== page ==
# Offshore renewable developments - developing marine mammal dynamic energy budget models: report

A report detailing the Dynamic Energy Budget (DEB) frameworks and their potential for integration into the iPCoD framework for harbour seal, grey seal, bottlenose dolphin, and minke whale (building on an existing DEB model for harbour porpoise to help improve marine mammal assessments for offshore renewable developments.

## Figures

Figure 1. Flow diagram describing the details of the model. The same set of processes is applied to females and their offspring, but calves/pups are only followed to an age equivalent to the minimum inter-birth interval. Parallelograms indicate model inputs and rectangles indicate calculations or changes of life history stage. Females also change life history stage if their foetus or calf/pup dies but these changes are not illustrated here. A detailed account of all elements of this flow diagram can be found in the submodel descriptions.

Figure 2. Example of changes in resource density over 1 year modelled deterministically (red) and stochastically (black).

Figure 3. The effect of body condition relative to the target level (and the steepness of the assimilation response (η) on energy assimilation as a proportion of its maximum rate. The relationship for η = 15 is shown in solid black. Curves in green are for values of η = 5 and 10; curves in red are for values of η = 20 and 25.

Figure 4. The effect of the shape parameter γ on the relationship between foraging efficiency and age (shown as a multiple of the age at which a calf/pup achieves 50% foraging efficiency). TR is 1 year. The curve for γ = 3 is shown in solid black. Green curves show the relationship for values of γ <3; red curves represent values >3.

Figure 5. The effect of the non-linearity parameter ξc on the proportion of a calf/pup’s milk demand provided by its mother at different stages of lactation. TΝ (the calf/pup age at which the mother begins to reduce the amount of milk she supplies) was set at 60% of the duration of lactation (TL). The solid black line shows the relationship for ξc = 0.9 (the value used by Hin et al. 2019). Green lines show the relationships for smaller values of ξc (0.5 and 0.75). Red lines show the relationship for larger values (0.95 and 0.99).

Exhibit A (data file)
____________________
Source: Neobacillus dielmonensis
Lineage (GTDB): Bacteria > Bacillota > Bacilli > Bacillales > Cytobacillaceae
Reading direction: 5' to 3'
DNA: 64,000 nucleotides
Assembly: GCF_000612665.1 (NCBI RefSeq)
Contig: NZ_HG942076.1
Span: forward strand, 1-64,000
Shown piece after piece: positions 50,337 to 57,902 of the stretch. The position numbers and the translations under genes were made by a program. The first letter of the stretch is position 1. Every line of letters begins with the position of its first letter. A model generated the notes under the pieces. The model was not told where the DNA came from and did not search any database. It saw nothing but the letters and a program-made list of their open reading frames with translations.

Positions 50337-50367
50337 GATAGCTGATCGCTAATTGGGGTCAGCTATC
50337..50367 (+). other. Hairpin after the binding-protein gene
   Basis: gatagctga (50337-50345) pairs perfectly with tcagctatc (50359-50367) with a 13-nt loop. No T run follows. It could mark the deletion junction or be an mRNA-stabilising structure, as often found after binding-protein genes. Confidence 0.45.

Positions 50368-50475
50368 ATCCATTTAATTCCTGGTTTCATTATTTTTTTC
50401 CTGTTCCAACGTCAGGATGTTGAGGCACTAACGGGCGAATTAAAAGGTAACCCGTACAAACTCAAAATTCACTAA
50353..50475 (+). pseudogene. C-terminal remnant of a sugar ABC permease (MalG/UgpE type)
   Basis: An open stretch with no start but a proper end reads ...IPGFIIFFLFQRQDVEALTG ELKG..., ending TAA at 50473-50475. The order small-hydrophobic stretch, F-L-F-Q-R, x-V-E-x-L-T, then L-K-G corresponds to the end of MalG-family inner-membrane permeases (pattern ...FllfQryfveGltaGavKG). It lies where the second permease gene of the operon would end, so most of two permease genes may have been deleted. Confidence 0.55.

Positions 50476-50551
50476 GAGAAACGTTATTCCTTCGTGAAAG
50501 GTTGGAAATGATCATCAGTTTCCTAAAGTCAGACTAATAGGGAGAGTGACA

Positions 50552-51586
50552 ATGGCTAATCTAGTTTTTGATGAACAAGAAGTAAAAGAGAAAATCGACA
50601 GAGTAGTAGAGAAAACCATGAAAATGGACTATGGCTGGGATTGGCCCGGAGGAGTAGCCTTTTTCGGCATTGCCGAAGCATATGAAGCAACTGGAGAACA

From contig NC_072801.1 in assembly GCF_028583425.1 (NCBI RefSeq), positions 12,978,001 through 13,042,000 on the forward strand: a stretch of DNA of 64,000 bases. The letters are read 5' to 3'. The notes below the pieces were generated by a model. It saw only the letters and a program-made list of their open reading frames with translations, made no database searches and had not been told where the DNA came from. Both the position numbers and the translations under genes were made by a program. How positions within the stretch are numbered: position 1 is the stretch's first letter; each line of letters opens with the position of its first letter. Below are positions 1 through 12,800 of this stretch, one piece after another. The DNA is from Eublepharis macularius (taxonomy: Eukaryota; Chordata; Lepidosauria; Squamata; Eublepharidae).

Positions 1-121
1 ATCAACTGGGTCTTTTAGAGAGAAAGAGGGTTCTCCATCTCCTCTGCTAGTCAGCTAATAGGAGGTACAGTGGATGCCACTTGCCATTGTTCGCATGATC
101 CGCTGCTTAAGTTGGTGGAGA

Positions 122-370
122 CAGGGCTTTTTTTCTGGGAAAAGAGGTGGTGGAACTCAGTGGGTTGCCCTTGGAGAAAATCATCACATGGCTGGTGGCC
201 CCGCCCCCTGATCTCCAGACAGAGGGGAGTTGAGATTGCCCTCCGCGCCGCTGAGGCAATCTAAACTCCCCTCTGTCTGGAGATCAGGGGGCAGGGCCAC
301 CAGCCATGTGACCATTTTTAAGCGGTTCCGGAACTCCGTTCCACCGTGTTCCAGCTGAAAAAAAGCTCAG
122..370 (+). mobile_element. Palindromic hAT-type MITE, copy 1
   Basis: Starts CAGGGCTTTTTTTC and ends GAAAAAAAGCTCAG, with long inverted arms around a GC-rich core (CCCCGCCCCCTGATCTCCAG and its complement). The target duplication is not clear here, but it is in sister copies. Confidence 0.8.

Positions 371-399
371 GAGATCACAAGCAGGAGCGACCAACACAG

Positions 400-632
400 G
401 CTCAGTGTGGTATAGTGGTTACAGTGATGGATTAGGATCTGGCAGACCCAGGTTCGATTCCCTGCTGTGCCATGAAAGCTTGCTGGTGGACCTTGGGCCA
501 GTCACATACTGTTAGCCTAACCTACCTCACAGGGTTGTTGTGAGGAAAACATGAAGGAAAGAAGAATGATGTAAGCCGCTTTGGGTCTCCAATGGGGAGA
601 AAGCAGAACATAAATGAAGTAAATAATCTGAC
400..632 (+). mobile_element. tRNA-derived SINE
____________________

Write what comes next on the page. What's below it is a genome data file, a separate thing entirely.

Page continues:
Figure 6. The effect of body condition relative to the target level (of the female and the non-linearity parameter ξM on the proportion of a calf/pup’s milk demand provided by its mother. The solid black line shows the relationship for ξM = 2 (the value used by Hin et al. 2019). Green lines show the relationships for larger values of ξM (3 and 5). Red lines show the relationship for smaller values (0.5 and 1.0).

Figure 7. The effect of the starvation-induced mortality parameter (mu_s = μs) on the probability that an individual whose body condition has fallen to ρs/2 will survive for 1 week.

Figure 8. Modelled variation in resource density over the course of the year for a female whose mean pupping date is 17 June (indicated by the vertical green line). The vertical blue line indicates the day on which implantation occurs.

Figure 9. Predicted variation in total body weight (top panel) and Condition (bottom panel) of a female (solid black line) and her pup (solid red line) over 1 year. The dip in condition and total body of the female around day 130 indicates the effect of the moult – when females spend more time hauled out - on energy assimilation.

Figure 10. Predicted variation in foraging efficiency with age, showing the reduction in efficiency during the annual moult, which begins in the second year of life.

Figure 11. Predicted effect of total body weight at different times during pregnancy (decision day) on the probability of pupping assuming that weight at weaning of 45 kg results a probability of 0.5 that a pregnancy will occur in the following year.

Figure 12. Cumulative survival curve for female harbour seals used in simulations, with annual survival values estimated by Sinclair et al. (2020), where juvenile survival is estimated to 0.79 and adult to 0.92 (‘stable population’ red line) and 0.86 and 0.96 respectively (‘increasing’ population, grey line).

Figure 13. examples of annual changes total body mass and body condition of female (black lines) and her offspring (red lines). (a) example of female having pups in three consecutive years, her second pup died soon after post-weaning fast, (b) example of female skipping one breeding year, (c) example of female whose third pup died before the end of lactation. her body mass and condition returned to pre-birth values sooner than females who nurse pups till weaning.

Figure 14. Result of 50 simulations of 1000 females each for two Pattern Oriented Modelling (POM) patterns: Fertility (left) and Pup survival (right). Orange lines mark range of observed values for UK harbour seal populations (see Table 18 in Sinclair et al. 2020).